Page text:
Like many others whose hearts are now firmly in Fernie, I made my way there from elsewhere. I grew up in Ireland, spent several halcyon years ski-bumming in the Kootenays, then Immigration kicked me out so I moved out to New Zealand and went back to school. Well no, I’m being overly dramatic in describing my ejection from Canada. I wasn’t deported or anything: my visa ran out and, the variances of the Working Holiday Scheme being what they are, I wasn’t able to renew it. So! Onwards to New Zealand, for now at least.

The Stokie and Morris two Fernie names that go back generations with many stories behind them. Part Stokie and Morris, it’s not surprising that Kim is not only passionate about the community, but she’s also one tough cookie when it comes to recreation in the mountains. “When we got into trouble, my mom would make us bike up to Island Lake on our BMX bikes, check with Gord or whomever was working up there, and then bike home,” she remembers with wide eyes. Boy, I was 24 the first time I made that trip on my mountain bike!

Community – the #1 reason people live in Fernie, as per the 2010 Fernie Fix Best of Fernie results. The next most voted answer, the people. Community. People. Both powerful influences in any person’s life and within any town or city, yet they seem to be more recognized in some than others.

My first recollection of a recycling bin was in first year university in Victoria, circa 1997. You couldn’t walk a block on campus or in town without being confronted with one. Although the learning curve wasn’t steep, it took effort to get going, learning all the steps as you found them. When I travelled to Seattle a couple of years later, I saw how much further they were as my sister and her friends were taking part in recycling and “green” living in a far more aggressive and user friendly way.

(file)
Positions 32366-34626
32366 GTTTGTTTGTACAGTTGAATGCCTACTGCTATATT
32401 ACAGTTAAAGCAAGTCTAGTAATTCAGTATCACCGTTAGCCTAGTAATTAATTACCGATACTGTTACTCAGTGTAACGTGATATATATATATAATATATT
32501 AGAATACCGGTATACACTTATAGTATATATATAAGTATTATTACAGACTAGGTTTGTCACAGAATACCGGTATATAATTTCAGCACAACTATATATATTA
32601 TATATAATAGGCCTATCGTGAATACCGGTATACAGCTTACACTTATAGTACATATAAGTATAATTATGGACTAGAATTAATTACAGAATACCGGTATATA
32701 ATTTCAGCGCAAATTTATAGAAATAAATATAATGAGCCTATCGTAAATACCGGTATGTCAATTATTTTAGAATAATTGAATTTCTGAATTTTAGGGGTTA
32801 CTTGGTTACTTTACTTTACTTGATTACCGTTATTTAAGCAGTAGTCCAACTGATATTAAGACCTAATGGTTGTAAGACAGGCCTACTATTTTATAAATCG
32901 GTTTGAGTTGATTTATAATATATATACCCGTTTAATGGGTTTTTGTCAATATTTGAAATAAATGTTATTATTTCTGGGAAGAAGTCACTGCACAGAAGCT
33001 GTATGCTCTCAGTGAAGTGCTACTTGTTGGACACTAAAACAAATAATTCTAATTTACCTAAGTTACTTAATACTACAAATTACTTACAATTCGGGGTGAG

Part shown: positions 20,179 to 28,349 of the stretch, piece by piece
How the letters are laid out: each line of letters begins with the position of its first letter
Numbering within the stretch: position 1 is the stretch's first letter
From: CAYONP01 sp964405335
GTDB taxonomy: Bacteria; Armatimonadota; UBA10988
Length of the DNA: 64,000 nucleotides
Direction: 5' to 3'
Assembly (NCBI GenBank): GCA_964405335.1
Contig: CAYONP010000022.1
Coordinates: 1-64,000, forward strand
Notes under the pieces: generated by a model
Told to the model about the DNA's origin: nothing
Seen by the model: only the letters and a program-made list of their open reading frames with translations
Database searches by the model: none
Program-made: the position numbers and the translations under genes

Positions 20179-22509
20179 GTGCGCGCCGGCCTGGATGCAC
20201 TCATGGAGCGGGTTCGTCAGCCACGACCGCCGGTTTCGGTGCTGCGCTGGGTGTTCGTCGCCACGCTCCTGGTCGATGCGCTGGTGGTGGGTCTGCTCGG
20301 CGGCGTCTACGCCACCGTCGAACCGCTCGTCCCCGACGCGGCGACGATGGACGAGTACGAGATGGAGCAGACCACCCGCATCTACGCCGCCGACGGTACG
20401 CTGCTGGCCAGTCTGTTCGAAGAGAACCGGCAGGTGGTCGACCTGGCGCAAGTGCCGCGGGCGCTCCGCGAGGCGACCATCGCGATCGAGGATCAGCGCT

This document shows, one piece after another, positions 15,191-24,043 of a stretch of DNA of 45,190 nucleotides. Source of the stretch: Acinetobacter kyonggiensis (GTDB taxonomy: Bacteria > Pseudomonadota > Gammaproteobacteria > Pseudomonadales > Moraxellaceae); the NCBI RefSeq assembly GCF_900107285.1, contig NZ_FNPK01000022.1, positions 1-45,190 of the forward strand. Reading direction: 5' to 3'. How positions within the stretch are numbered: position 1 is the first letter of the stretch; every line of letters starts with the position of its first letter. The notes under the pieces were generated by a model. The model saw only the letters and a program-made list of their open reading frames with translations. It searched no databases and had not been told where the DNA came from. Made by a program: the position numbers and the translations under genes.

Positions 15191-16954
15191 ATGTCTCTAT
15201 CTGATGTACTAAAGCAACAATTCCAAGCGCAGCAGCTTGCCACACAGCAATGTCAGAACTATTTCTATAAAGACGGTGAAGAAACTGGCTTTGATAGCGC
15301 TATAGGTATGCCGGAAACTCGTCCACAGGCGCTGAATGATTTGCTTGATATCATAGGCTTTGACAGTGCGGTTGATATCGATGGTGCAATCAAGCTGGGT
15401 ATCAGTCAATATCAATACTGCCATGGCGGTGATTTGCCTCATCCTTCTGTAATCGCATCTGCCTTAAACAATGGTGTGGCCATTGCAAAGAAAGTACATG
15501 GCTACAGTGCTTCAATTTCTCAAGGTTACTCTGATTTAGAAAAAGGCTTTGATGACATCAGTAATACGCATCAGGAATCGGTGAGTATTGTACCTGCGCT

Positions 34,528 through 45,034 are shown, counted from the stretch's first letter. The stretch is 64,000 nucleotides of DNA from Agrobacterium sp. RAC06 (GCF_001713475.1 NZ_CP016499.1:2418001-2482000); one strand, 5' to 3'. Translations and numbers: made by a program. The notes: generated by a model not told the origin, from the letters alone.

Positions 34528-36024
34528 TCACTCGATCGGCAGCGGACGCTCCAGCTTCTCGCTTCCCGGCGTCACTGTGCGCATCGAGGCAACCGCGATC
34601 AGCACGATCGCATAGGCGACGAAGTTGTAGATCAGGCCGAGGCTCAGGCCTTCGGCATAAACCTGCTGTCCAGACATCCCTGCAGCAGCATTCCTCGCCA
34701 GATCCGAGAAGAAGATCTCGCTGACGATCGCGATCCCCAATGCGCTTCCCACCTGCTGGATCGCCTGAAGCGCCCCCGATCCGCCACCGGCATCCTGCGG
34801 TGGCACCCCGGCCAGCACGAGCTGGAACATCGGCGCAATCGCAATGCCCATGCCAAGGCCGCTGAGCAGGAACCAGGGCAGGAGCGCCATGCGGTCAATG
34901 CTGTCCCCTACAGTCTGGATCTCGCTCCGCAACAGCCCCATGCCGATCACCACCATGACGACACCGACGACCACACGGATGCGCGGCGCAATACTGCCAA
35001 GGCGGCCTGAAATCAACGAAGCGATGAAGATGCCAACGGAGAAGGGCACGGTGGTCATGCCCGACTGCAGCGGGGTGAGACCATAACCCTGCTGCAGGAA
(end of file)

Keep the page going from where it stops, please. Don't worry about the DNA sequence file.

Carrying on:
After five months on the sidelines, there is nothing like that first post partum ski. Elated, you shred down your inaugural line, snow billowing around you in a celestial state of mind… until you hit an enormous death cookie. Your knees fly up towards your chest. Your bladder, shocked by the sheer compressive force, simply opts to let go. Your knees hurtle still higher, towards your chin now; and the only thing separating a passing snowboarder from an ear full of breast milk is your very chic GORE-TEX®. You are utterly soaked - but you stick it.

Since 1970, Earth Day has been a catalyst for change and a powerful reminder that just as we care for our brick and mortar homes, we must also care for and protect our global home- the planet that sustains and protects us. In 1990 over 200 million people in 141 nations joined in the very first International Earth Day to celebrate the biggest environmental event in the world.

You may be surprised by this month’s Unsung Heroes, for little is known about the water developments taking place right under your feet. Such development dates back to the 1980’s yet is seemingly a surprise to many. Including myself.

Casey Brennan is a Fernie resident known to many as the face of Wildsight, and thus a perfect fit for this month’s featured resident. What I wanted to learn and share was how this gem landed in Fernie and became the manager of the Flathead Southern Rockies program for Wildsight, among other notable positions and roles.

This month one of the columnists asked how many “green” editions we have published. “This will be our fifth,” I said. It immediately sparked an interest, resulting in me going through the four previous April Fix’s in an effort to pinpoint what I took away from each one.

Any three year old knows that money doesn't grow on trees – you get it from the bank machine. My five year old now understands that in order to get money out of the bank, you have to put it in. In his mind, what you really need is one of those plastic cards, preferably a gold one. Clearly, in order to protect my children from a financial crisis of their own making, something needs to be done. So how, and when, do you go about teaching your children the value of money?